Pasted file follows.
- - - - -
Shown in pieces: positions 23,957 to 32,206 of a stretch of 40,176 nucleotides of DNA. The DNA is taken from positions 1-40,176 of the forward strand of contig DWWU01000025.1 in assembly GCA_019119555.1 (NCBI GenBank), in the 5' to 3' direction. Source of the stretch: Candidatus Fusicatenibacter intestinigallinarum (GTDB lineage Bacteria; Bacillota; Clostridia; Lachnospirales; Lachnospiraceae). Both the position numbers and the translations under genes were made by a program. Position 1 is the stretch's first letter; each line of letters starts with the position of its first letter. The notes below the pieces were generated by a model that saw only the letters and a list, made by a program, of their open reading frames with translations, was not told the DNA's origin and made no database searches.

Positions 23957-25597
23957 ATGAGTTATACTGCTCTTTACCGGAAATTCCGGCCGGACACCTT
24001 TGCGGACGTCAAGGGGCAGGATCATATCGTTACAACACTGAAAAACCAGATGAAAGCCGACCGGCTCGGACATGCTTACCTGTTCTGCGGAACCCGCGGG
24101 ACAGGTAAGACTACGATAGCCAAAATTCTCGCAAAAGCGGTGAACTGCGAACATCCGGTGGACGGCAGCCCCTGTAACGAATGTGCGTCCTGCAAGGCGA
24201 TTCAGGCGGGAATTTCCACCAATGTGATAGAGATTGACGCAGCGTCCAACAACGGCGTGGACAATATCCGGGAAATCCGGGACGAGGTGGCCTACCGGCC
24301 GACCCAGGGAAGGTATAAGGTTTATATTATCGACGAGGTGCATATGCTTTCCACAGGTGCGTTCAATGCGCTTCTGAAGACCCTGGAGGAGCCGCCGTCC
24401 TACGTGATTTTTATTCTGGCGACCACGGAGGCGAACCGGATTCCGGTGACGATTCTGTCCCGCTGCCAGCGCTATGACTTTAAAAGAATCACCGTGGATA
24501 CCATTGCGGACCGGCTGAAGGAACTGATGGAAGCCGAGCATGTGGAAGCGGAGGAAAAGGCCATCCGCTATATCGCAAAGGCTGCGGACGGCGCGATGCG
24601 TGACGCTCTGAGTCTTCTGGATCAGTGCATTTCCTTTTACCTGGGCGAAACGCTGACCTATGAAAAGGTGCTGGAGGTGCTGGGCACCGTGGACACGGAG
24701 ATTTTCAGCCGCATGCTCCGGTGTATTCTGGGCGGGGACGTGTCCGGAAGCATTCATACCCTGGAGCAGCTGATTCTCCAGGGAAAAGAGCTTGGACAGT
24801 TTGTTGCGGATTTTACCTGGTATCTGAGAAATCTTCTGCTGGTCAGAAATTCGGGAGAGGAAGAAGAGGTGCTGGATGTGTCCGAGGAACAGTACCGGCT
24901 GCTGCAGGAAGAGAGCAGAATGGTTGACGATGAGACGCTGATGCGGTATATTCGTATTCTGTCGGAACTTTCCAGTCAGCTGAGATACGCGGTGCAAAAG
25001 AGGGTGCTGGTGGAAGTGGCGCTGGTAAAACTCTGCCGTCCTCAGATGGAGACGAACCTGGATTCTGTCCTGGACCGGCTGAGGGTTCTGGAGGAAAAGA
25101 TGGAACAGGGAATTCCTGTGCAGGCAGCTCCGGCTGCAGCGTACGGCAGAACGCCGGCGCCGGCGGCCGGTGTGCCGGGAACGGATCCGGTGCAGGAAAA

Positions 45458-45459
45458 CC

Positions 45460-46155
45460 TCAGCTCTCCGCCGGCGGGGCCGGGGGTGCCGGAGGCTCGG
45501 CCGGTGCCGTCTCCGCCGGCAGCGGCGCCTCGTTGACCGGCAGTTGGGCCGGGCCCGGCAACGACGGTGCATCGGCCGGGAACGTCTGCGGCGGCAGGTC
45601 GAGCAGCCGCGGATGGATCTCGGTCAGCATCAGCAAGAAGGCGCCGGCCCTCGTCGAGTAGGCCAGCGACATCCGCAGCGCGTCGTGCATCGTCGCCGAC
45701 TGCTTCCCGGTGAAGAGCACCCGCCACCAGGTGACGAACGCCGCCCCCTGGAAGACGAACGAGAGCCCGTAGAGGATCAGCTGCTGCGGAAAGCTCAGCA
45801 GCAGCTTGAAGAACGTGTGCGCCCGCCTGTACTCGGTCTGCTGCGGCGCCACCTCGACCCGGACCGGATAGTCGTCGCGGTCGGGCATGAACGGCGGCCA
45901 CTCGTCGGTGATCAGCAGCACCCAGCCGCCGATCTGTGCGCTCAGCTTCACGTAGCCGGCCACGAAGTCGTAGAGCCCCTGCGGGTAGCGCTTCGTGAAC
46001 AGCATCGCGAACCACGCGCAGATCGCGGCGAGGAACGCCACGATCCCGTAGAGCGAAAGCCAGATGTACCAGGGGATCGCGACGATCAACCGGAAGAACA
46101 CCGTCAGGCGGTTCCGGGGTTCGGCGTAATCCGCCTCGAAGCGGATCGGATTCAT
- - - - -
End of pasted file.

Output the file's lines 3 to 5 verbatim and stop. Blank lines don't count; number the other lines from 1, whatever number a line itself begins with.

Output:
23957 ATGAGTTATACTGCTCTTTACCGGAAATTCCGGCCGGACACCTT
24001 TGCGGACGTCAAGGGGCAGGATCATATCGTTACAACACTGAAAAACCAGATGAAAGCCGACCGGCTCGGACATGCTTACCTGTTCTGCGGAACCCGCGGG
24101 ACAGGTAAGACTACGATAGCCAAAATTCTCGCAAAAGCGGTGAACTGCGAACATCCGGTGGACGGCAGCCCCTGTAACGAATGTGCGTCCTGCAAGGCGA